I would eat pancakes for breakfast, brunch, lunch, and dinner on the weekends if the doc gave me the go-ahead. After our tasty experiment with the first gluten freepancake, it seemed a delicious option to make pumpkin pancakes. ‘Tis the season, after all!
There was lots of taste testing and I think the final, fluffy version is pretty good served with butter and syrup and sausages. They are a filling, substantial pancake and have become a family favorite.
P.S. Nobody ever keeled over after eating in the Kerrian Kitchen. Promise.
1 extra-large egg (can be just the egg white), lightly beaten with fork
1 teaspoon softened margarine for coating frying pan – (butter will burn)
Whisk all dry ingredients together.
Slowly add water while whisking to keep the mixture from clumping.
Add pumpkin, oil, almond extract, and lightly beaten egg, and whisk until just combined.
Heat frying pan to medium, add margarine and spread to cover bottom of pan. As soon as margarine starts to bubble, begin to make pancakes with 4” circles of batter in the pan.
Flip when pancake edges begin to dry and surface bubbles. Done when lightly browned on both sides, about a minute or two each side, depending on the heat of your stovetop.
Remove to plate and serve immediately.
Want fluffier pancakes with this GF recipe? Do not overmix the batter. Can be reheated in toaster. Can be frozen, but separate each with foil before putting in freezer containers. If left in pile on covered plate in refrigerator, can be kept for four days.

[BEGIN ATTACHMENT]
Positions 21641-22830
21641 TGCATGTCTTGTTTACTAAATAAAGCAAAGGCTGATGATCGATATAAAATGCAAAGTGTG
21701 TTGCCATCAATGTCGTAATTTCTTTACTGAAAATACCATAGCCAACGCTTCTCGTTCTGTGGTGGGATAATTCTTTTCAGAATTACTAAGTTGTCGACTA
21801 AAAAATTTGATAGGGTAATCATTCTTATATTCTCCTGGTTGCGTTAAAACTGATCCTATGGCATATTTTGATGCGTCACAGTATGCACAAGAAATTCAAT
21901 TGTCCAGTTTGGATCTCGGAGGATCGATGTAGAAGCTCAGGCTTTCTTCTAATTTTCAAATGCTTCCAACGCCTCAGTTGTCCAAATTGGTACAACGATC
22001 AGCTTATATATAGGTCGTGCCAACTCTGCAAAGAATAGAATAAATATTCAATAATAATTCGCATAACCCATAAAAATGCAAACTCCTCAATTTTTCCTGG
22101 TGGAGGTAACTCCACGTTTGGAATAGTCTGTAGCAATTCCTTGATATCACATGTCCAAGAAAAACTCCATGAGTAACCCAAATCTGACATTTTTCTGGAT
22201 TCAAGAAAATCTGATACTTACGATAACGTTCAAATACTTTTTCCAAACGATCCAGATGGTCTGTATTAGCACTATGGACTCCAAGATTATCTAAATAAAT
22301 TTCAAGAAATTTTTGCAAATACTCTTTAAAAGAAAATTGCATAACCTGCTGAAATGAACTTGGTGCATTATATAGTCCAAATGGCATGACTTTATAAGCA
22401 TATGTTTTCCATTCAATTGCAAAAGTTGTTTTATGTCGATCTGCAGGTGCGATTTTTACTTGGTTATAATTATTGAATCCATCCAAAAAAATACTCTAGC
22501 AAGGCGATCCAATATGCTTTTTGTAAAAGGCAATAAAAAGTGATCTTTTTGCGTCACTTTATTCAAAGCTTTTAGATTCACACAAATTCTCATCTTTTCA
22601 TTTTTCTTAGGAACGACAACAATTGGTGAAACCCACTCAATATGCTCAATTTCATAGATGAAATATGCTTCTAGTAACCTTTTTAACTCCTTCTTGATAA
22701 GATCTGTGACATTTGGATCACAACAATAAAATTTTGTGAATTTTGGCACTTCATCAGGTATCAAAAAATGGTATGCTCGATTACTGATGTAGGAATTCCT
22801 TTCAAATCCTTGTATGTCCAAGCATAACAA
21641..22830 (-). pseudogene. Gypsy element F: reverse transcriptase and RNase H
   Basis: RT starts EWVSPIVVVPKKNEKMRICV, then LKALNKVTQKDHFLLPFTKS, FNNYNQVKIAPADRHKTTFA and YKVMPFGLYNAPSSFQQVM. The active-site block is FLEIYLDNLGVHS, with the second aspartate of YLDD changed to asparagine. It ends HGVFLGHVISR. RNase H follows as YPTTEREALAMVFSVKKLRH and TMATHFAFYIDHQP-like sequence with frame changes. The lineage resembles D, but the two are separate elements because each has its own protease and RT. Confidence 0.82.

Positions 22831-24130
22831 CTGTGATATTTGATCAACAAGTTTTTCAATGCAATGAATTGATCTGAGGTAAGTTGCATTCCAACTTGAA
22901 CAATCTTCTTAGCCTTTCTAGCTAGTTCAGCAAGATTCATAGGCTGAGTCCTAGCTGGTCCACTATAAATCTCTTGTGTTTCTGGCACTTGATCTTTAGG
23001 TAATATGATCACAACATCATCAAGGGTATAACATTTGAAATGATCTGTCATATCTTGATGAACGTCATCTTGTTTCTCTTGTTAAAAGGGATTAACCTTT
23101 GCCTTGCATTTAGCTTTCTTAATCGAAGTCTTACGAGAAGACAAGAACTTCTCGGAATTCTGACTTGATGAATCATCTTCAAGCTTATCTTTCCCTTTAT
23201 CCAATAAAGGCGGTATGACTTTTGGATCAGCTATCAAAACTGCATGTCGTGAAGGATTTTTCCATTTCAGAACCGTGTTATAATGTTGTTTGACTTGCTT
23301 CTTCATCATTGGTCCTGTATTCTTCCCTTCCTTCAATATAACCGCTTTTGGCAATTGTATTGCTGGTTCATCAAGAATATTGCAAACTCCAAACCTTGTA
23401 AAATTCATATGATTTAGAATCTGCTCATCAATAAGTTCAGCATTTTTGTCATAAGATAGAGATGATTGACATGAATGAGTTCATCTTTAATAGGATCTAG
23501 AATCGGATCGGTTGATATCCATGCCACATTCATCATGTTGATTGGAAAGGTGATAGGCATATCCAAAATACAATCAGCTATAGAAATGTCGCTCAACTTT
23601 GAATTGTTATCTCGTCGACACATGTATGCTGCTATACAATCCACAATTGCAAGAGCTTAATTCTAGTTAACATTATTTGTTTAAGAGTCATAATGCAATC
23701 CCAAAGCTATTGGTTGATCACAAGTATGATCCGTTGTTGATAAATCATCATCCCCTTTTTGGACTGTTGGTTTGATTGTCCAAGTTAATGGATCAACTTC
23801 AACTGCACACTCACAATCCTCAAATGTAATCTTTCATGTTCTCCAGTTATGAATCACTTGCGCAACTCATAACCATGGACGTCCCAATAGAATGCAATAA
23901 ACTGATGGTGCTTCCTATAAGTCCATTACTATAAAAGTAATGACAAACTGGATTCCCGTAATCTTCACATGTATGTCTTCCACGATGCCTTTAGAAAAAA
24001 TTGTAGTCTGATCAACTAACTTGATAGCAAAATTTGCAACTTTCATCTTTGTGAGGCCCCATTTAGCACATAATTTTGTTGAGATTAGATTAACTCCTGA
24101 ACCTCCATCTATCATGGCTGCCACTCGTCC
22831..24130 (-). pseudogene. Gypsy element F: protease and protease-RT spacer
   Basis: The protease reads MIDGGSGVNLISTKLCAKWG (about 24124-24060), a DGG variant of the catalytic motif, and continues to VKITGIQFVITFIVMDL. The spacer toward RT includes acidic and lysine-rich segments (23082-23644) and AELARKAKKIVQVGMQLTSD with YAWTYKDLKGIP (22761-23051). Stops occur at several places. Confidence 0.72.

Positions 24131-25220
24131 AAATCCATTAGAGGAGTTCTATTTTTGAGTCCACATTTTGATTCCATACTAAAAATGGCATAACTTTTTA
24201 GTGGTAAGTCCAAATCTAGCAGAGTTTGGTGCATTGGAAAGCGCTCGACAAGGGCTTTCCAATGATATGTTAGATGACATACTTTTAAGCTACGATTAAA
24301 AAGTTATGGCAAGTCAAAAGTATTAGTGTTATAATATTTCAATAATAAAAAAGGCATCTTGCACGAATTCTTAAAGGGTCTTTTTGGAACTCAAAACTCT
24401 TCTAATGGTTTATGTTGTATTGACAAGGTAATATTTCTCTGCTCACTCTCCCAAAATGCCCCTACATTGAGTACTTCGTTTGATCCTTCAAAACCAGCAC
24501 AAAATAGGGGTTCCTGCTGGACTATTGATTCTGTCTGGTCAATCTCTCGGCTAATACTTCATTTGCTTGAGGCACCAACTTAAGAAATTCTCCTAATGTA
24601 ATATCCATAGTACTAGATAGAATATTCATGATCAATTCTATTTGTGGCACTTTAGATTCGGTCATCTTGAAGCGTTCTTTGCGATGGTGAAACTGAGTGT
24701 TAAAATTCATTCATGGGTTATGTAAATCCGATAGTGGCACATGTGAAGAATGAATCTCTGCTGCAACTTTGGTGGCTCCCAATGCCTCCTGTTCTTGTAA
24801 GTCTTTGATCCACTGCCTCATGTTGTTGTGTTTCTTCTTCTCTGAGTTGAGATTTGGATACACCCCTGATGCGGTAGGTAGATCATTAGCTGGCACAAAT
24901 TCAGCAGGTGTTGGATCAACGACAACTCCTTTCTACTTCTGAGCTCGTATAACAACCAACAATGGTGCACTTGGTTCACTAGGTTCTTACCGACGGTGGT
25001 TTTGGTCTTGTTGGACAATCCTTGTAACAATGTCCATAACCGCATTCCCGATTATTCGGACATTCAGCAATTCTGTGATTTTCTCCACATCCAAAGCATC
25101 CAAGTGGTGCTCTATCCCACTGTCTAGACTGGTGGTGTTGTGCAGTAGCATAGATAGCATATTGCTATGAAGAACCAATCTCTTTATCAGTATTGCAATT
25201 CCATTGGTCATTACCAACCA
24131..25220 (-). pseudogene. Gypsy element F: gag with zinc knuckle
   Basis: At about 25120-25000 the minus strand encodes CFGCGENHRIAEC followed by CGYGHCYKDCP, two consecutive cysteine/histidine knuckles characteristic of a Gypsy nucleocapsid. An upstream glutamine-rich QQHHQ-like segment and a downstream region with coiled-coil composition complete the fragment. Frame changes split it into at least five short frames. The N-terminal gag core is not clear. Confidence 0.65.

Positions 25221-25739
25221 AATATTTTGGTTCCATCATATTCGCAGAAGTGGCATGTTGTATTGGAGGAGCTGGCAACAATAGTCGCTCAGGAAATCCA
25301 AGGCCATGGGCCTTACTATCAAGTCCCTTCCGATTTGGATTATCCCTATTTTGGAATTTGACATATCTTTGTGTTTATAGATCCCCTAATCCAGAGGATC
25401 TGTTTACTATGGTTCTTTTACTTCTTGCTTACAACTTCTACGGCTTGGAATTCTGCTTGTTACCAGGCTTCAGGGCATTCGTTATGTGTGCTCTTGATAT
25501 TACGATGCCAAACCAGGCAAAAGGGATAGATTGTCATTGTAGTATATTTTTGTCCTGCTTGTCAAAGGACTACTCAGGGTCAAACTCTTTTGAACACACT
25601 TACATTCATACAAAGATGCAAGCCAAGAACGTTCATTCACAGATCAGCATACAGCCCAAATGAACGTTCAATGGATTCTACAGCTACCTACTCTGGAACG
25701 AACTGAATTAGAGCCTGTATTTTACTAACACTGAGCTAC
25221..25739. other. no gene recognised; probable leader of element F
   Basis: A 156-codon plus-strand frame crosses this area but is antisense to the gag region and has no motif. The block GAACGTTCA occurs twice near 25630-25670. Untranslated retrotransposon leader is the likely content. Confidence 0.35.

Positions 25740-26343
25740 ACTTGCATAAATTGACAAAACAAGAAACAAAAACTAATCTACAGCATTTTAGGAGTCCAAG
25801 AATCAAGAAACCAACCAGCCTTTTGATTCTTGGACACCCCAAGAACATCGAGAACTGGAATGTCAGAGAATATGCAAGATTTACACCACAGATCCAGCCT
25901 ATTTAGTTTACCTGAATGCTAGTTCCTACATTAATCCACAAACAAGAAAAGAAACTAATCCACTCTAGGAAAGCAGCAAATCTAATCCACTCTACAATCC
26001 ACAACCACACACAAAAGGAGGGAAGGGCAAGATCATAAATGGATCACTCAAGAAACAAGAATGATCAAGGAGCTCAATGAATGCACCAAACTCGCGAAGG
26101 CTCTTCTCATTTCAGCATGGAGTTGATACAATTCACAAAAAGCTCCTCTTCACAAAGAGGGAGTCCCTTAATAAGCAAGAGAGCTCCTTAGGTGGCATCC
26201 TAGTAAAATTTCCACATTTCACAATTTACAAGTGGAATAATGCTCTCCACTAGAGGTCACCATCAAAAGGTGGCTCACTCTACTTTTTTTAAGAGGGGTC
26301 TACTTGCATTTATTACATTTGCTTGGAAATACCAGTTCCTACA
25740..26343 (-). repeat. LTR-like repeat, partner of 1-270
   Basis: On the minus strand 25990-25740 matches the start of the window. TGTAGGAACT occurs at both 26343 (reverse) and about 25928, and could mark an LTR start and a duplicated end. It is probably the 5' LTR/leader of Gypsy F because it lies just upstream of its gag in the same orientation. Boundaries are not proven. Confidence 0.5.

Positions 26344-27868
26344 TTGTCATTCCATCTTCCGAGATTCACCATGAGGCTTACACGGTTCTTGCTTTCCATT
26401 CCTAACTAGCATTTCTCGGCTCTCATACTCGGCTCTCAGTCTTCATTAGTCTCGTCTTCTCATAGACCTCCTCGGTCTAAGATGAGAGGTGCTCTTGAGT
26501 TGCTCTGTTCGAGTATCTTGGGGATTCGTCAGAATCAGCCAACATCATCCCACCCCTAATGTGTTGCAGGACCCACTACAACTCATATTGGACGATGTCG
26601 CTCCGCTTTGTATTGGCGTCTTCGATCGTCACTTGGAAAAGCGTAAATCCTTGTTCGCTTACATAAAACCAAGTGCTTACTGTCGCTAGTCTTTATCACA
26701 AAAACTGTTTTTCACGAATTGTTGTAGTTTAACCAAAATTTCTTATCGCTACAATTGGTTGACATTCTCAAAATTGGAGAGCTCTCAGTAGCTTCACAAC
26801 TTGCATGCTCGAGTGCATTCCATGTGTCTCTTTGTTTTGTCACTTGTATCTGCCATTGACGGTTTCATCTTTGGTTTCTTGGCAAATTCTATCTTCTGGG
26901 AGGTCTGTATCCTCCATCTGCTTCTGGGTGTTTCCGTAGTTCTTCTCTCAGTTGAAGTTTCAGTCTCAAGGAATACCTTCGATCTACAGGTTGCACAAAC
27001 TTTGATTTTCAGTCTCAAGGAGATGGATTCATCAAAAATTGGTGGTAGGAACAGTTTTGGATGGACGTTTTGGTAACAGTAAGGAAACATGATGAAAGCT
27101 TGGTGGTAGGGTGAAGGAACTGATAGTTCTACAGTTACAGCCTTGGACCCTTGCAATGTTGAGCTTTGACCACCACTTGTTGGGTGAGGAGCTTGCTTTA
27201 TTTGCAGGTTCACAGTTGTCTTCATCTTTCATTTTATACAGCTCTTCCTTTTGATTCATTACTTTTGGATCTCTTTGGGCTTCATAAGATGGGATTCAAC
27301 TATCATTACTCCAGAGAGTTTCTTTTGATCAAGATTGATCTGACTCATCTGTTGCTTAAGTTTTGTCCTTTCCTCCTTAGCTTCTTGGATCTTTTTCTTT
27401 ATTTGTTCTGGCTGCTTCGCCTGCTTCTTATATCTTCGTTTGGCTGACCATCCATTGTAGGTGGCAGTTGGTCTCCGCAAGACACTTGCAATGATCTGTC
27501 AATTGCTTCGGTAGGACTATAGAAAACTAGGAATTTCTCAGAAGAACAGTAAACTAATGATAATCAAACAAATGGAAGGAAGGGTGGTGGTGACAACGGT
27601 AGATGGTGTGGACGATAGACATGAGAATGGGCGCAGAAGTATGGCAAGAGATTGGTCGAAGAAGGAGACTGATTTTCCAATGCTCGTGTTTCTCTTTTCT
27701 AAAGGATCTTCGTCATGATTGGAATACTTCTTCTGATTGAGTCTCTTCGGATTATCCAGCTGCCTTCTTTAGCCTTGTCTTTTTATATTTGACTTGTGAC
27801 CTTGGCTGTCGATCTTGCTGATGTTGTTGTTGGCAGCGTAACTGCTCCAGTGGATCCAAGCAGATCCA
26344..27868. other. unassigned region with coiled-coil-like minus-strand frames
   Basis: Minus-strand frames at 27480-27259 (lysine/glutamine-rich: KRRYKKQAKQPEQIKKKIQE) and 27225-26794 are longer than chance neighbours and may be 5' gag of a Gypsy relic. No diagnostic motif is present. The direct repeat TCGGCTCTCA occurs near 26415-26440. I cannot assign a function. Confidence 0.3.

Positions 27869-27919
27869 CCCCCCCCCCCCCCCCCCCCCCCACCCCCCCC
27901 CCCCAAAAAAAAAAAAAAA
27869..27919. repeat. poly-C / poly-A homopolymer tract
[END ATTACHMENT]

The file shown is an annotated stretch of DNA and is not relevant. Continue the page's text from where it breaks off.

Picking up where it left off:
Extra tip: these ingredients deliver consistently excellent results.
Sheila and I really enjoy eating pancakes on the weekends, and even sometimes during the week for dinner. But then, who doesn’t like breakfast for dinner? One of our friends has started a gluten-free diet and asked Sheila if she had a gluten-free version of our pancakes. We didn’t at the time, but Sheila played around with the basic eggs, flour, milk, and butter recipe and came up with this one. We tried pea flour, but that batch wound up tasting like hummus.
There was lots of taste testing and I think the final version is pretty good served with butter and syrup. They are thin, not puffy.
An interesting discovery was that these can become a bread substitute by adding rosemary or other herbs to the mix. They don’t really stand up to a hefty sandwich, but work nicely as a substitute for rolls with dinner.